The Surface Transportation Board (STB) is seeking input on a new approach that looks at how it considers class exemption and revocation issues.
The board’s request came a day before it declared that five of the seven Class I railroads were revenue adequate for 2019.
Shippers for commodities such as forest products and scrap recycling have sought for their exemptions to be lifted so that the STB has greater oversight over them. These shoppers say that lifting the exemptions would give them access to the STB’s regulatory authority when it comes to disputes over rail rates or service.
The board said last Wednesday that the STB’s Office of Economics developed the new approach, which “would serve as a potential tool for evaluating market conditions governing a commodity, including changes in conditions over time, but would not serve as a mechanical test for determining whether the commodity exemptions at issue should be revoked or whether a new exemption should be issued.”
STB said it was seeking comment on the approach, including whether and how it should be used in a proceeding and its viability for future proceedings. Comments are due Dec. 4 and replies to initial comments are due by Jan. 4, 2021.
The board has been considering this issue for several years. In March 2016, STB issued a notice of proposed rulemaking for a proposal to revoke the existing class exemptions for the following commodities: crushed or broken stone or rip rap; hydraulic cement; coke produced from coal; primary iron or steel products; and iron or steel scrap, wastes or tailings.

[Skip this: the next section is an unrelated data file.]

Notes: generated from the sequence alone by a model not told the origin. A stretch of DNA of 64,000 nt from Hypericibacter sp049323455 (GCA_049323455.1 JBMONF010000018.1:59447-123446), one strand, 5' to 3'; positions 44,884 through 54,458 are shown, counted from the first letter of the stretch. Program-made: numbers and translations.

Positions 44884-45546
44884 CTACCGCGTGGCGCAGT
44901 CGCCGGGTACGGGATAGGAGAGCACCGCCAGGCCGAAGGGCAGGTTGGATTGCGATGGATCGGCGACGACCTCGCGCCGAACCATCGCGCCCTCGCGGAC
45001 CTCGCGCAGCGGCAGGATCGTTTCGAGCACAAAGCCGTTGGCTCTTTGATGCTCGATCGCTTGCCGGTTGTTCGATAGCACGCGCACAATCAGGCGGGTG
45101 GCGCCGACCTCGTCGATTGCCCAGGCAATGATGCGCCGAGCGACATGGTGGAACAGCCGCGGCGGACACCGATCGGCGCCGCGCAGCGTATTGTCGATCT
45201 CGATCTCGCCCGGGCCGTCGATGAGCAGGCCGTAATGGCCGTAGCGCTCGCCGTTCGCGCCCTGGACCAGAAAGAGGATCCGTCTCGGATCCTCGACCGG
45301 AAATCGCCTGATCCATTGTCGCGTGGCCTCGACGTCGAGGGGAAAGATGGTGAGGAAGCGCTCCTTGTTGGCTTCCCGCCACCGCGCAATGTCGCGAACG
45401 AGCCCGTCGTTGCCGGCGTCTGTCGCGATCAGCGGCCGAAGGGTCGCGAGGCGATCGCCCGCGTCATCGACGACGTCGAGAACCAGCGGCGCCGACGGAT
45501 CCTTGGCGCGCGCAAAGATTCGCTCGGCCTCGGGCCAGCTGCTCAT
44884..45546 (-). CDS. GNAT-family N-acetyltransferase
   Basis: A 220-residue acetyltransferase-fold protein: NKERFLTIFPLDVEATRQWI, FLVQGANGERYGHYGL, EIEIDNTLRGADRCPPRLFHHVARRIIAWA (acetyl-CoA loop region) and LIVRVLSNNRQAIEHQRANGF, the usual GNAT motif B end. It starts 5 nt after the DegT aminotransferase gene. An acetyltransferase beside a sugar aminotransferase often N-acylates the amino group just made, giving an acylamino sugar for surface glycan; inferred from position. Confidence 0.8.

The American Forest & Paper Association (AF&PA) and the Institute of Scrap Recycling Industries were also interested in this issue, and the board agreed in March 2019 to waive a rule that prevented board members from engaging in informal discussions with interested parties.
“We are encouraged that the STB is considering reevaluating certain commodity exemptions as well as establishing a framework for evaluating market conditions. We will continue to analyze this proposal as it relates to the paper and forest products industry,” AF&PA said Friday.
Certain commodities have been exempt from the STB’s oversight for decades. The Interstate Commerce Commission, which was the predecessor to the STB, used the commodity exemption as a way to ease the financial burdens of the rail industry by lessening their regulatory burdens. During the late 1980s and the early 1990s, the railroad industry had many more Class I railroads, but the industry was also facing financial hurdles.
However, shippers argue that since the late 1980s, the Class I railroads have become financially solvent even though the railroads have hefty capital expenditures.
Five Class Is were revenue adequate
In a separate, unrelated announcement Thursday, STB declared that five out of the seven Class I railroads were revenue adequate in 2019.
When a railroad is revenue adequate, it has achieved a rate of return on net investment that is equal to at least the current cost of capital for the railroad industry for 2019, according to STB. The board determined 2019’s rate to be at 9.34%.
The Association of American Railroads defines revenue adequacy as a tool that helps determine the ability of a railroad to operate and maintain its network while also attracting investments.
The Class I railroads that were revenue adequate in 2019 were CSX (NASDAQ: CSX), Norfolk Southern (NYSE: NSC), Union Pacific (NYSE: UNP), BNSF (NYSE: BRK) and the U.S. operations of Canadian Pacific (NYSE: CP).
STB determines annually which Class I railroads are revenue adequate per a congressional mandate.